Whenever you buy a new Android phone, say, the Pixel 7, you want to get it up and running as soon as possible. Any time you spend working through your old phone is time you could be spending with all the new bells and whistles you paid for. I totally get the excitement, but slow down a moment: There’s an important step you likely need to take before you erase your old phone, one that will save you a lot of headaches in the future.
This warning is for those of you who use Google Authenticator on your old Android phone. If you do, good on you. The app is a great way to protect your many accounts across the internet with two-factor authentication. Thanks to authenticator apps like Google Authenticator, bad actors can’t break into your Google, Instagram, or Twitter accounts even if they know your username and password. The final key lives on your phone.
But that’s the point: It lives on your old phone. You see, Google Authenticator won’t follow you automatically from your Pixel 6 to your Pixel 7. If you erase your old phone before setting up the new one, those codes will all vanish. Redditor Kracer20 experienced the pain of switching phones without transferring their Google Authenticator app in the past, which is why they issued a helpful PSA on r/GooglePixel, knowing many on the subreddit were likely to receive their new Pixel 7 or 7 Pro around now.
How to transfer Google Authenticator codes to your new phone
Google’s instructions make it easy to transfer codes from your old Google Authenticator app to your new one. First, make sure Google Authenticator is fully up to date on your old phone. Next, install Google Authenticator on your new phone, then open the app and choose “Get Started.” At the bottom of the page, choose “Important existing accounts?”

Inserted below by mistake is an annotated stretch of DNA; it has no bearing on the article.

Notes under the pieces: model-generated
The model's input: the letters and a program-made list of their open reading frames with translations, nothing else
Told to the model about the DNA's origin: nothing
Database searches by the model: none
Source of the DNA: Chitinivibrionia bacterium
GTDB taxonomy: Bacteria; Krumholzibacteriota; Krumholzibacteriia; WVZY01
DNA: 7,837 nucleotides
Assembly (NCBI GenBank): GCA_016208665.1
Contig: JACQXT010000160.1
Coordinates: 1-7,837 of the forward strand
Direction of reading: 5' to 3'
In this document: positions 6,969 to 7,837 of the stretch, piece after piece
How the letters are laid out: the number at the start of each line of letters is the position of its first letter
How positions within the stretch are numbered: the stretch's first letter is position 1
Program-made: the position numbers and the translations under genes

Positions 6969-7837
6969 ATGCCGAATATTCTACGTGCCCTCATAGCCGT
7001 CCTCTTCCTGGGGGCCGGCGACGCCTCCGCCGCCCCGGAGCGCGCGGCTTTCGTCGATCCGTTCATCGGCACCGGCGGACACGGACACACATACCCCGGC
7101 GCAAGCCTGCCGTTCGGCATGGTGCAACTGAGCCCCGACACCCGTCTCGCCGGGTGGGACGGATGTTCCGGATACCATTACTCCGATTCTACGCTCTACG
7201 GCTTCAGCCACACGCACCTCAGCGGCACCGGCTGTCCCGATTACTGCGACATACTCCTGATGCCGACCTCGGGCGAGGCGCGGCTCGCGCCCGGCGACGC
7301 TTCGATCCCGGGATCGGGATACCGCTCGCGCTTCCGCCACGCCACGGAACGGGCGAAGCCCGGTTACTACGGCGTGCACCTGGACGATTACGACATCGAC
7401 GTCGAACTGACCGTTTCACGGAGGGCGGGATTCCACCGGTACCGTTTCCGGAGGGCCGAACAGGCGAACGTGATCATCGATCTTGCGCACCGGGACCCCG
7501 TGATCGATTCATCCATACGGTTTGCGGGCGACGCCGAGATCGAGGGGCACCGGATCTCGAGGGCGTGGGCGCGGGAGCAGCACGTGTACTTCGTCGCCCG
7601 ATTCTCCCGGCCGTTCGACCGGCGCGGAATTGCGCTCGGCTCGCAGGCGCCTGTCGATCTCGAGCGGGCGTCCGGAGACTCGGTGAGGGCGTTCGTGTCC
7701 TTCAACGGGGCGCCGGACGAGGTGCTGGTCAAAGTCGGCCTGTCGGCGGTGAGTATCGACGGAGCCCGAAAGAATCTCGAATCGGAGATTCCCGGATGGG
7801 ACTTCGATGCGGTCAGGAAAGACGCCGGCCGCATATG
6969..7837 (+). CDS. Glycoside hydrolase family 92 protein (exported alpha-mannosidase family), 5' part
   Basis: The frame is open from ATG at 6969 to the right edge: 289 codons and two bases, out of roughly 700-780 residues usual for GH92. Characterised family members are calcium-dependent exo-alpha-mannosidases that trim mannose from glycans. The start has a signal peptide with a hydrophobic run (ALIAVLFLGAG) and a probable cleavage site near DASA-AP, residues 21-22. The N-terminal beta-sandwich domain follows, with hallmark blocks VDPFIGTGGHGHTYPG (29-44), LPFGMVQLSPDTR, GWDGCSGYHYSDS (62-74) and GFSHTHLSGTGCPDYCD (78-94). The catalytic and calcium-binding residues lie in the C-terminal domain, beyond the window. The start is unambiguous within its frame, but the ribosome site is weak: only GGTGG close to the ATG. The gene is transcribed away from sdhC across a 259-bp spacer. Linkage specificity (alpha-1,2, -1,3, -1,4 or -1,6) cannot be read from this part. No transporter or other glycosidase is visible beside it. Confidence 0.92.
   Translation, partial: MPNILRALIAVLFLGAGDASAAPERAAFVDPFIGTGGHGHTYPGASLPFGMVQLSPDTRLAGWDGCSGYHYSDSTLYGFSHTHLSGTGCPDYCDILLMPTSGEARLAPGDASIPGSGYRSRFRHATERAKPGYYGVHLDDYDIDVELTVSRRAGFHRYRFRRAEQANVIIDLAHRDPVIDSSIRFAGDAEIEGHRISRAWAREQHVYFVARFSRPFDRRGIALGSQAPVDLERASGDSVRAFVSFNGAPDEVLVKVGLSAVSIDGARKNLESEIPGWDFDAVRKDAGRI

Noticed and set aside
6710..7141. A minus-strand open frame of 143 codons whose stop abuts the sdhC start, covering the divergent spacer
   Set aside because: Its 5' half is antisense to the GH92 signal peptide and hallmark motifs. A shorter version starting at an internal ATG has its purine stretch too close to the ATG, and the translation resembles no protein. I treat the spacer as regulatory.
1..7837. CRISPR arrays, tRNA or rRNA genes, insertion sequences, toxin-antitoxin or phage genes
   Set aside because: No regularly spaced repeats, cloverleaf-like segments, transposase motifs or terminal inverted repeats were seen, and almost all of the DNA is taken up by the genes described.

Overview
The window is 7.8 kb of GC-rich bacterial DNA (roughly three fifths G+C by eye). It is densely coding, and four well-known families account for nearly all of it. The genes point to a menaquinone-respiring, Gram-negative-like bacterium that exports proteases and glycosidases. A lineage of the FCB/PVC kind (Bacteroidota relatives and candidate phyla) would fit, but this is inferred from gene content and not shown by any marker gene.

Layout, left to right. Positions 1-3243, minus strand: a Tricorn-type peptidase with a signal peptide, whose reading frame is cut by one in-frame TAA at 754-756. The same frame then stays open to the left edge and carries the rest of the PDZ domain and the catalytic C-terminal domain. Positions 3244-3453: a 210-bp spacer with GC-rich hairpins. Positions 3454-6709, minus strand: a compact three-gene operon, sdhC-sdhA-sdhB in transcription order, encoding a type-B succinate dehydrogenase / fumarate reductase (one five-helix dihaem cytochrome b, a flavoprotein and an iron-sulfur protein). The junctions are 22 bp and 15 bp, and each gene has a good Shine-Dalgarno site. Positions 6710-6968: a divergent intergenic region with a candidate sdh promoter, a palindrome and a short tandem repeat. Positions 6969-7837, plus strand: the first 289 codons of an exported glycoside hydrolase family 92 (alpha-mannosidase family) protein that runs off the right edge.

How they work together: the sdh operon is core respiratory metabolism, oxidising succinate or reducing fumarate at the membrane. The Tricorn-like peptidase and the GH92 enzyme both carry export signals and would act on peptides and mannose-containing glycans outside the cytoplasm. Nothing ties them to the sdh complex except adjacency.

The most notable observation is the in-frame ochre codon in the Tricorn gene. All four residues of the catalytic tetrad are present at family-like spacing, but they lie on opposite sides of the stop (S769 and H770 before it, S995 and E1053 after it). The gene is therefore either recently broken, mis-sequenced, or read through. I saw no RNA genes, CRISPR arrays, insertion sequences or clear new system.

Now, switch to your old phone, open Google Authenticator, then tap More > Transfer accounts > Export accounts. Choose which accounts you want to move to your new phone, then choose “Next.” This will create a QR code. If you’re moving more than one account, your phone may make more than one code. On your new phone, tap “Scan QR code,” then scan your codes.
Once you receive confirmation from the app that your accounts transferred, that’s it! You should have no problem accessing your various 2FA accounts on your new phone. Before you erase your old phone, of course, make sure other important data is backed up and synced, if not already on your new phone, such as messages, photos, videos, and contacts.
Consider other authenticator options
As many point out in that Reddit thread, other authenticator apps avoid this issue entirely. If you were to set up your 2FA codes with a password manager like Bitwarden, you could easily sign into your account on your new phone and retrieve your codes there. There’s a security risk, of course: Google Authenticator lives only on your current phone, while someone with access to your Bitwarden account could also gain access to your 2FA codes (sometimes referred to as OTPs, or one-time passwords in this situation). However, you might find the convenience outweighs the risk. Just remember to make your Bitwarden password strong and unique.
Another good option is Aegis Authenticator, an open-source authenticator app with support for backups. That way, if your phone kicks the bucket, or you erase it before transferring to a new phone, you’ll still be able to retrieve your codes without worry. You could also consider Authy, a popular alternative available across devices, so you can access 2FA on more than just your smartphone.